Michael Vick

On when he realized what he was doing was wrong:

“There was a point in my life when before I was convicted or before the allegations even came out when I knew it was wrong and I felt that it was wrong. Just when I was trying to turn the corner and it was too late, but everything happens for a reason and there is a reason I was sent to Kansas and a reason I was convicted. I was conscious of the fact that it was wrong and to this day I have to deal with that shame and that embarrassment.”

Andy Reid

On why he chose to sign Michael Vick at this time:

“I will tell you this: not everybody agrees with every decision that has been made no matter where it is or what organization it is in the National Football League or in Philadelphia. I know some people will not agree, but on the other hand I think the majority will. Fortunately, in this country if we handle ourselves properly we are given an opportunity for second chances. I think people understand.”

On second chances and the organization firing an employee who blogged about a decision he disagreed with:

“This is about Michael.”

On whether the press conference is also about second chances:

“It’s about Michael’s second chance, yes.”

On the emphasis the organization puts on character and how signing Vick meshes with the team’s overall image:

“I expect the public to have questions initially, which is obviously taking place, but at that same time I trust that we do the right things here, that we have done our homework and that Michael himself has his life going in a positive direction. I think with that the majority of the public wants Michael to do well and that’s us as human beings. We give people an opportunity, as long as they’ve taken the right steps they are given an opportunity and again that’s what makes this country such a great thing and the National Football League such a great thing.”

Michael Vick

On how he comes to terms with the fact that some people will never forgive him:

“I understand. I would hope that they would [forgive me]. I committed an act that was cruel and it was unethical. It was inhumane, so I understand to a certain degree but our country is a country of second chances and I’ve paid my debt to society. I spent two years in prison, away from my fiancé [Kijafa], away from my mom and my family, away from my two kids and that was a humbling experience. I can’t explain how deeply hurt and how sorry I was once everything went down and I had to explain to my three kids what had happened, what had transpired, and it was because of daddy’s faults. That was the toughest thing. I asked them for a second chance to be a better father, to do the right things and to show them the way and how things are supposed to be done.”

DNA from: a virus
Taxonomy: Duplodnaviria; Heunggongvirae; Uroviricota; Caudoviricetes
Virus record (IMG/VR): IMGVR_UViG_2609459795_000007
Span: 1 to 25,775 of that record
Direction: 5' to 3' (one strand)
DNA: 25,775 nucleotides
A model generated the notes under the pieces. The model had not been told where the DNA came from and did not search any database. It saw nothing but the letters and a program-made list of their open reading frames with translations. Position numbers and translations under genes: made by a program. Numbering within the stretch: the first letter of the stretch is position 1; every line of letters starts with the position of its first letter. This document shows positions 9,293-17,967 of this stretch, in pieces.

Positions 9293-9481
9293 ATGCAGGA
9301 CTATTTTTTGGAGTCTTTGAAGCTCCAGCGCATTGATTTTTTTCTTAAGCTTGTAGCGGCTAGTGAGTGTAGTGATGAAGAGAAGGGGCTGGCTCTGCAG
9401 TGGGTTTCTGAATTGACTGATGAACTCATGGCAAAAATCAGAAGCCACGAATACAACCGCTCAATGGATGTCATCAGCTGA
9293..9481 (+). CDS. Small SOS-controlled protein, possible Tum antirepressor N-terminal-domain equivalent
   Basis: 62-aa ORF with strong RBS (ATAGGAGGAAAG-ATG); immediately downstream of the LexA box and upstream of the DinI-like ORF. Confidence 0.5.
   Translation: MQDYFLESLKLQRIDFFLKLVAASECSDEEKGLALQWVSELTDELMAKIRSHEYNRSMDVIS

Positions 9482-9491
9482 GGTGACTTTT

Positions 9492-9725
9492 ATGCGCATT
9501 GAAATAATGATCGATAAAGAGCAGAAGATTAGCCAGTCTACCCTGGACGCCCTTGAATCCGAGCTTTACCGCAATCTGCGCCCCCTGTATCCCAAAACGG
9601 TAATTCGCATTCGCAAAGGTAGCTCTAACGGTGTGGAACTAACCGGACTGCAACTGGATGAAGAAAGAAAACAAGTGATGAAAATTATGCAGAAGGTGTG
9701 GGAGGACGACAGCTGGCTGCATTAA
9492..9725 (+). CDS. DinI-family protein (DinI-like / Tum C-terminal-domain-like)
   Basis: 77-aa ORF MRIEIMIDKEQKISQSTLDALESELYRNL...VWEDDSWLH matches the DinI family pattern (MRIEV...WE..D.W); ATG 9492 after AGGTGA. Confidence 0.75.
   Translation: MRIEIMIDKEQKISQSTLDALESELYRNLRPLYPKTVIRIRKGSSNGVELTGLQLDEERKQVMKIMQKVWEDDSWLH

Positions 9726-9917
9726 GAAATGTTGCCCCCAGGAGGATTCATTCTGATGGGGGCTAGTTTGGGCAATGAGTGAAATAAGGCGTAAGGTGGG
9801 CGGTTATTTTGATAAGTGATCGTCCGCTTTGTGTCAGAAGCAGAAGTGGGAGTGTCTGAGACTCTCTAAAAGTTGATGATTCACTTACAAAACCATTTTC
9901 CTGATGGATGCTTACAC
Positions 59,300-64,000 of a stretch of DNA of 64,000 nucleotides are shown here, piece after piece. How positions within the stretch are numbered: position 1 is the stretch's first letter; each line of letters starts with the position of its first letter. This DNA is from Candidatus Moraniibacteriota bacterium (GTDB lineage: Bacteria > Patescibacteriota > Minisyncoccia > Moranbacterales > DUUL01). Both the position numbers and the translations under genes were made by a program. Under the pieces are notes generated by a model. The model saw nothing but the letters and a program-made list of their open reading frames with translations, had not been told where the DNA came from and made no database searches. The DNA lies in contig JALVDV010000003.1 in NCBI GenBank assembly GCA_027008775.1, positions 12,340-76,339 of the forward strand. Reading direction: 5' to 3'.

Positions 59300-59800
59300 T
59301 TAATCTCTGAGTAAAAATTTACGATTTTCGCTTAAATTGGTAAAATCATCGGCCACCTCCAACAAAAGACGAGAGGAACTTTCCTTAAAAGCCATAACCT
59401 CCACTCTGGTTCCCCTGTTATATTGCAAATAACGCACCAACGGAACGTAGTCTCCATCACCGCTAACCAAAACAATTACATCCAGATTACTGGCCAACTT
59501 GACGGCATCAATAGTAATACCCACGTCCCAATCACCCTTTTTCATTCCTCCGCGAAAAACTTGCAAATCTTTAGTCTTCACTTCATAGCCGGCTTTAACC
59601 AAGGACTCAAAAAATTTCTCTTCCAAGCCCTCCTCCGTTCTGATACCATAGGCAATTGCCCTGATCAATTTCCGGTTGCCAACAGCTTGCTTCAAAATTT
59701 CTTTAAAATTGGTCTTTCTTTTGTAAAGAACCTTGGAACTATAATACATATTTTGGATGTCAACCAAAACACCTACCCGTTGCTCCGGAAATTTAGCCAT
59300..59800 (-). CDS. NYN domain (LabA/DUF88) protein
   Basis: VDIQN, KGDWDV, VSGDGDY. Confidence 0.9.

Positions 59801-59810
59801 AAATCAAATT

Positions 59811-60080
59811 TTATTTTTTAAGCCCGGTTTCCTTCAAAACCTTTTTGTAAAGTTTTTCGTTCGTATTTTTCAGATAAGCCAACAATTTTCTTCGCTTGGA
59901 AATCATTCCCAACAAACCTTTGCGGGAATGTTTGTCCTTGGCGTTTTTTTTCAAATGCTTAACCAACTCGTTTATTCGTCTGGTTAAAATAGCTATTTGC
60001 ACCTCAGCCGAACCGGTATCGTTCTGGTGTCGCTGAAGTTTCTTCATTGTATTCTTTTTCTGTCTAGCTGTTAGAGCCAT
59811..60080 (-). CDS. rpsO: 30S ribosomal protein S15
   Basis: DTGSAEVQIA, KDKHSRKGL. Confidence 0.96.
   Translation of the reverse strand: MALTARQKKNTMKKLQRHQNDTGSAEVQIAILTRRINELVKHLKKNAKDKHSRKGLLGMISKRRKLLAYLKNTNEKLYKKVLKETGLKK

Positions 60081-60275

On how old his children are:

“My oldest son Mitez is seven. My oldest daughter Jada is four, going on fourteen, and my youngest daughter [London] is one.”

Andy Reid

On what the reward is that will outweigh the risk:

“First of all, we obviously did our homework on the background part. You’re asking me the football side of it and the reward on the field. I think we know Michael Vick is, and I’m speaking in the past - a few years ago – was one of the greatest quarterbacks in the National Football League. He has tremendous athletic ability and I’ve always said to the people of Philadelphia that I would try to bring in the best players that could help our football team to achieve the highest goal and that’s a Super Bowl. Michael will contribute. I’m not going to sit here and tell you how he’s going to contribute because I’m not naïve to think that the rest of the National Football League’s not watching this and I’ve got to play those guys. I will say, though, that he will contribute. You can ask defensive coordinators on other teams if they are worried about that.”

Michael Vick

On whether he would be content playing a role other than quarterback:

“At this point right now, I’m just blessed to have an opportunity to be here with this organization. My goal is to come back and get acclimated. Whatever Coach Reid decides on, that’s what I will do. I’m just here to contribute and help win a Super Bowl.”

Tony Dungy

On whether he would consider signing Vick if he was still coaching the Colts:

“That’s a hypothetical question. I would have talked to him and seen where he’d fit in and probably with our offense I would have probably asked him if he would consider playing another position, but I would have liked to have him on my team and we would have seen how it worked out, hypothetically.”

Michael Vick

On whether he has spoken with QB Donovan McNabb:

“I spoke to Donovan and we talked about how we were just going to work. We are going to go to work. We are going to watch as much film as we can and we’re just going to work out as much as we can and we’re going to pull each other a long. I’m along way away from playing, so he wanted to take time with me to get me to a point where I’m ready to play.”

On his suspension:

“I respect Commissioner Goodell’s decision. I think it was fair. When I’ll have an opportunity to play I don’t know as of right now, but I’m optimistic it will happen soon.

On what number he will wear:

“Seven.”